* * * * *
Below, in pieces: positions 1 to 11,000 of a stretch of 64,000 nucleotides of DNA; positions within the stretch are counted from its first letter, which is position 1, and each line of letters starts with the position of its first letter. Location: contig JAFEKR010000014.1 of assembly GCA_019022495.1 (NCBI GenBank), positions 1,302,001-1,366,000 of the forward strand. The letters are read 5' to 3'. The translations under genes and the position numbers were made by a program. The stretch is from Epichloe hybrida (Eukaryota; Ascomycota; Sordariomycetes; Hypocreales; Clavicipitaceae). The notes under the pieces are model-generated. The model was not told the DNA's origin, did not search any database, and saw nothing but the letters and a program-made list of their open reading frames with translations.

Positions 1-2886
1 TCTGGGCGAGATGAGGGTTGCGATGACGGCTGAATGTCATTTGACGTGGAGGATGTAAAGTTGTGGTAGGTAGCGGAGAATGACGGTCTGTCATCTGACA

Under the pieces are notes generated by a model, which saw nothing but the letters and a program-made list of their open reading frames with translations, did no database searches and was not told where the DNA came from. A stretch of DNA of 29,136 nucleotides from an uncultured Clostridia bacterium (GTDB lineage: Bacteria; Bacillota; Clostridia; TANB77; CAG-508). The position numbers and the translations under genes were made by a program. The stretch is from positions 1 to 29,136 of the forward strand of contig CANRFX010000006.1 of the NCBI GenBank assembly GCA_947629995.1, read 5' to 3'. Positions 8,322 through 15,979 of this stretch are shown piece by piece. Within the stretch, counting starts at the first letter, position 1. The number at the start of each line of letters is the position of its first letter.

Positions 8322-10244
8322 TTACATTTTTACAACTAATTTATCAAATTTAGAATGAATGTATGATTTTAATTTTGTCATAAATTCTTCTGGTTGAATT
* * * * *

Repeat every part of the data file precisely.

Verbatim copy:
Below, in pieces: positions 1 to 11,000 of a stretch of 64,000 nucleotides of DNA; positions within the stretch are counted from its first letter, which is position 1, and each line of letters starts with the position of its first letter. Location: contig JAFEKR010000014.1 of assembly GCA_019022495.1 (NCBI GenBank), positions 1,302,001-1,366,000 of the forward strand. The letters are read 5' to 3'. The translations under genes and the position numbers were made by a program. The stretch is from Epichloe hybrida (Eukaryota; Ascomycota; Sordariomycetes; Hypocreales; Clavicipitaceae). The notes under the pieces are model-generated. The model was not told the DNA's origin, did not search any database, and saw nothing but the letters and a program-made list of their open reading frames with translations.

Positions 1-2886
1 TCTGGGCGAGATGAGGGTTGCGATGACGGCTGAATGTCATTTGACGTGGAGGATGTAAAGTTGTGGTAGGTAGCGGAGAATGACGGTCTGTCATCTGACA

Under the pieces are notes generated by a model, which saw nothing but the letters and a program-made list of their open reading frames with translations, did no database searches and was not told where the DNA came from. A stretch of DNA of 29,136 nucleotides from an uncultured Clostridia bacterium (GTDB lineage: Bacteria; Bacillota; Clostridia; TANB77; CAG-508). The position numbers and the translations under genes were made by a program. The stretch is from positions 1 to 29,136 of the forward strand of contig CANRFX010000006.1 of the NCBI GenBank assembly GCA_947629995.1, read 5' to 3'. Positions 8,322 through 15,979 of this stretch are shown piece by piece. Within the stretch, counting starts at the first letter, position 1. The number at the start of each line of letters is the position of its first letter.

Positions 8322-10244
8322 TTACATTTTTACAACTAATTTATCAAATTTAGAATGAATGTATGATTTTAATTTTGTCATAAATTCTTCTGGTTGAATT